Facts Matter: Video clips edited to make Trump, Biden look bad

Approaching the Nov. 3 election, social media users are posting manipulated segments and selective edits of videos of President Donald Trump and Democratic challenger Joe Biden designed to show the candidates in an unflattering light.

A 12-second segment of a video of Trump meandering on the White House lawn is being shared on social media with claims the president is disoriented or showing signs of dementia, according to

But the clip was "deceptively edited" to make it look like the president is aimlessly wandering, PolitiFact said.

The full video, which runs nearly 13 minutes, was shot Aug. 7, 2019, when Trump stopped to answer reporters' questions before boarding Marine One to begin a trip to Ohio and Texas to meet with victims and first responders in the wake of fatal shootings in those states.

Following the news conference, the president stepped away from the reporters. As the first lady approached, he pointed to a puddle, apparently warning her not to step in it. Then they turn and walk toward the helicopter.

The edited video only showed Trump walking away and pointing to the puddle.

Another video making the rounds on social media purportedly shows Biden falling asleep during a live TV event.

But this clip is fake, made up of video from different broadcasts with added snoring sounds, according to The Associated Press.

The video uses a clip from a 2011 Bakersfield, California, station KBAK-TV interview with singer Harry Belafonte. The side-by-side images on the screen show local anchor Layla Santiago and Belafonte, however, the singer appears to be asleep.

"Wake up, wake up. OK, this is your wake-up call," Santiago said.

Shortly after the broadcast, Belafonte's publicist Ken Sunshine said the singer was meditating, not asleep.

"His earpiece wasn't working, so he decided to take the time to mediate before the rest of his Day-O," Sunshine said.

In the doctored video, the clip of Belafonte is replaced by a clip of Biden as he lowered his gaze for about 15 seconds while Hillary Clinton discussed COVID-19 during an April town hall meeting.

The clip and audio of Santiago remained and the sound of snoring was added. The bottom of the screen reads, "Live: On air: Joe Biden: The importance of this election."

The altered video has been viewed more than 121,000 times, the AP said.

The fake video was retweeted by White House media director Dan Scavino.

When questioned about the retweet, a Trump campaign spokesman said it was "obviously a parody," according to The Washington Post.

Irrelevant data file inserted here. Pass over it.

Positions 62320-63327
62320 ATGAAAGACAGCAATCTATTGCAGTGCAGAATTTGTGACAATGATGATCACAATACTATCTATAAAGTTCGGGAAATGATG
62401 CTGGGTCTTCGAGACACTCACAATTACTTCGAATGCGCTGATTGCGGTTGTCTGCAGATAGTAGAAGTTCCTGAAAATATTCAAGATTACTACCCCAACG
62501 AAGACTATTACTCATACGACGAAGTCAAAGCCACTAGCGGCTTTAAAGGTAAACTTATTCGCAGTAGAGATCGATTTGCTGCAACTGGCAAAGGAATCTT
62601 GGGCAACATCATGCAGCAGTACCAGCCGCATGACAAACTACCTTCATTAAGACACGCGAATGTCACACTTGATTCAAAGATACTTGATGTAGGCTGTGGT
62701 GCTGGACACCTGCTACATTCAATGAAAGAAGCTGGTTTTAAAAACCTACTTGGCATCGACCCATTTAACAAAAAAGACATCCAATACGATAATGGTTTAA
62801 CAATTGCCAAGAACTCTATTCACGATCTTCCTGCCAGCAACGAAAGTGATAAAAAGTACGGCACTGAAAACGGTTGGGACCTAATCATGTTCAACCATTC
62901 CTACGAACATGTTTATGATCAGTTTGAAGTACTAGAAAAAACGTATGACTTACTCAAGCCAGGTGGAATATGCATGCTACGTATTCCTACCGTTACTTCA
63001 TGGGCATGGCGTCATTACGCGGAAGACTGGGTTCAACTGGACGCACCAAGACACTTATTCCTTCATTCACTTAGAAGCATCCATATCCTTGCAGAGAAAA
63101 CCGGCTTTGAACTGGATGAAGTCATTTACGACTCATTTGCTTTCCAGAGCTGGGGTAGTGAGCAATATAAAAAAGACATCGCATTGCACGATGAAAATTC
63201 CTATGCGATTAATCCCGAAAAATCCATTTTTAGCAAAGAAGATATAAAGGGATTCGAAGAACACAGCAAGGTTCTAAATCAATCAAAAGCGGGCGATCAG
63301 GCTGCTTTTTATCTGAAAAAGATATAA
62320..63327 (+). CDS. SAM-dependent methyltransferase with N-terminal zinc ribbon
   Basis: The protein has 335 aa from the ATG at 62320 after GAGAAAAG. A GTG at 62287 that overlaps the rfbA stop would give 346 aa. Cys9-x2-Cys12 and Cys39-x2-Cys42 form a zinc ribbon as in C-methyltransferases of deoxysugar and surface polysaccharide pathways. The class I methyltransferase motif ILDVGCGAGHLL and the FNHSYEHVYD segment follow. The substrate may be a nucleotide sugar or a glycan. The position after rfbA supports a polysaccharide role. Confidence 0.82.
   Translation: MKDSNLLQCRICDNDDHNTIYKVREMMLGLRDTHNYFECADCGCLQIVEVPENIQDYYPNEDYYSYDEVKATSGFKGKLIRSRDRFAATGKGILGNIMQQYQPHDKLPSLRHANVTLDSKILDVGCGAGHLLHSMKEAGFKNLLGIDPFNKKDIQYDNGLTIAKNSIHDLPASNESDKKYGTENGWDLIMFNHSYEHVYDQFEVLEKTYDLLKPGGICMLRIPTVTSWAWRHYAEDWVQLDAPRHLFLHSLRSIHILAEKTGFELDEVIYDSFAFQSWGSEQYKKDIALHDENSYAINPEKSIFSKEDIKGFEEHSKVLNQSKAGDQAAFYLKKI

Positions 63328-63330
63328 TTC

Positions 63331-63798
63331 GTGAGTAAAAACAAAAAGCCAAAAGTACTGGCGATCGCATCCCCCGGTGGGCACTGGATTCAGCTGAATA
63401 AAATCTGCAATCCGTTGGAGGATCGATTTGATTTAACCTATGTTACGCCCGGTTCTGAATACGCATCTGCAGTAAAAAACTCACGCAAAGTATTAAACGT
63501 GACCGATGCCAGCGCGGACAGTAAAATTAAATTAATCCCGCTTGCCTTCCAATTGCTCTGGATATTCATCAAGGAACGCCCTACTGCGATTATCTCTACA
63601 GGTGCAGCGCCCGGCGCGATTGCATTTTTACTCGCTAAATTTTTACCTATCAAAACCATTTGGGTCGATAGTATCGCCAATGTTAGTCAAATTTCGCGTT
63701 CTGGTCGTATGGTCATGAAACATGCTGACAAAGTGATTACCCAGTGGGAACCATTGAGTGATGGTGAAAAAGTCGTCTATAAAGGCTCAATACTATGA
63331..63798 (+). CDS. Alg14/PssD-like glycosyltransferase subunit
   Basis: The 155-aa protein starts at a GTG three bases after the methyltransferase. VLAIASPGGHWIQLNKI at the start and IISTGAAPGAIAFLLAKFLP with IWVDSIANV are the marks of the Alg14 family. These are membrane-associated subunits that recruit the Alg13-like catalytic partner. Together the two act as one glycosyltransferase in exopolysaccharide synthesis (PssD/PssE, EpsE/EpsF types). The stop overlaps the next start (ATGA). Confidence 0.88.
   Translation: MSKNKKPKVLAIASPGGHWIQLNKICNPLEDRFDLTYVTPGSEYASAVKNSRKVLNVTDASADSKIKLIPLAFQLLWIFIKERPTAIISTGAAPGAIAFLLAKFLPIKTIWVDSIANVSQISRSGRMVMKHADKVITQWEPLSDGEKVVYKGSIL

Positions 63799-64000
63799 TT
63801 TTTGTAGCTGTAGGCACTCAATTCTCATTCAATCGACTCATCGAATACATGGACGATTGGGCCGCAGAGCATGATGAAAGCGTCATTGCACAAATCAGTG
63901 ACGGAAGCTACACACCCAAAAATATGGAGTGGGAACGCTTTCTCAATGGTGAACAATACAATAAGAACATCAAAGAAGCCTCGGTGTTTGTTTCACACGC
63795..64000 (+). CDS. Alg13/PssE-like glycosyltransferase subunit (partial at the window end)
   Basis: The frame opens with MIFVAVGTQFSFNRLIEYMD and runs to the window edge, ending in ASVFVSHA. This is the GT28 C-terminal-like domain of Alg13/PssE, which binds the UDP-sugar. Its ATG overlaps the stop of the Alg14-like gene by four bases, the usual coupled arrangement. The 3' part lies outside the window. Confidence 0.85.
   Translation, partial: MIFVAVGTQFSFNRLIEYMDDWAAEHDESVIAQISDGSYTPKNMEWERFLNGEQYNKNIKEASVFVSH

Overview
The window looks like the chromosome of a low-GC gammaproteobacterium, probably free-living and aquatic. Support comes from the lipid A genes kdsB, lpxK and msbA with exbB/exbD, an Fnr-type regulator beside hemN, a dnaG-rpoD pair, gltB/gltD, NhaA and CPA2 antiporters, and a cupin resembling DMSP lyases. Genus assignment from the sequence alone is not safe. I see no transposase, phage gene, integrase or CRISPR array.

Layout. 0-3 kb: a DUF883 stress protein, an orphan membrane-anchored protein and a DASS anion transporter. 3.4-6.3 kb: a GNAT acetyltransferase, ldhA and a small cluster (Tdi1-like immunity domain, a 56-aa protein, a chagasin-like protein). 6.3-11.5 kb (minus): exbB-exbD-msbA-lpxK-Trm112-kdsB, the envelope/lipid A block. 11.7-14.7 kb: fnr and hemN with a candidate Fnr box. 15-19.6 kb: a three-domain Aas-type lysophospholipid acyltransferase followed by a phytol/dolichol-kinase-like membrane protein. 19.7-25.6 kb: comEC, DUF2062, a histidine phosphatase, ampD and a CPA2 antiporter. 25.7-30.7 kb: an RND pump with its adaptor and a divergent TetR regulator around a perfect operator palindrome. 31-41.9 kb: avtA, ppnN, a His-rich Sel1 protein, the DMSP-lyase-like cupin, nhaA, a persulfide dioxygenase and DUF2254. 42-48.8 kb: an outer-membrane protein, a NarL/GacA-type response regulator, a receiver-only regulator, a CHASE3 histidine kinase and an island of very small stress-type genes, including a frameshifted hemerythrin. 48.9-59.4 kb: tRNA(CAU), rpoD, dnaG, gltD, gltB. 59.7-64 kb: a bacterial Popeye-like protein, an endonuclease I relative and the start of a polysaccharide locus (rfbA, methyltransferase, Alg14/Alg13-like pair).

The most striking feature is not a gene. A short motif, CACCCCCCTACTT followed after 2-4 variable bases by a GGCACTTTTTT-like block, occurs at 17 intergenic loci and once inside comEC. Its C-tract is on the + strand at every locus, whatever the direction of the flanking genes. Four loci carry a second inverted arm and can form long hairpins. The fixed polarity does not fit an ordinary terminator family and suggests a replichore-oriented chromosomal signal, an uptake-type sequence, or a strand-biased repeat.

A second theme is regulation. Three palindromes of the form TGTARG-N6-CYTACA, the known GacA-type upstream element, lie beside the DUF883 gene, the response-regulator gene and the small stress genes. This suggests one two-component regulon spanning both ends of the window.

Shower masks not required

A viral Instagram post shows a flyer hanging in a bathroom stall with rules for Indiana University students navigating the coronavirus pandemic.

"Due to the rise of COVID-19, all residents must wear a CDC approved mask while taking a shower or in the restroom," the flyer reads. And to make sure students follow the rules, resident assistants, or RAs, will conduct "random shower inspections."

But the flyers are fake and the college isn't requiring shower masks or authorizing RAs to check on residents in the bathroom, according to USA Today.

The post is "completely untrue," Indiana University spokesman Chuck Carney told USA Today.

The image was posted by Barstool Indiana, which is not affiliated with IU, USA Today said. The flyer includes a QR code that leads to the university's Residential Programs and Services page.

That site lists precautions IU is taking in its community bathrooms, including plexiglass dividers between sinks, soap dispensers at each sink and more frequent cleanings with "hospital grade" disinfectants. But there's nothing about face masks or RA inspections.

Trump crash photo is fake

A doctored photo circulating on social media shows a truck wedged beneath a bridge. Writing on the side of the truck reads, "All aboard the Trump train."

The photo of the truck stuck under an overpass is authentic, according to But the words on the side of the vehicle have been digitally altered.

In a case in which truth is "even stranger than fiction," Snopes said, the actual words on the side of the truck read, "On the road to success, there are no shortcuts."

The original photo of the crash was taken in May 2015 in Mamaroneck Village, New York. The Loop, a local new organization, published several photos of the incident.

• Bob Oswald is a veteran Chicago-area journalist and former news editor of the Elgin Courier-News. Contact him at

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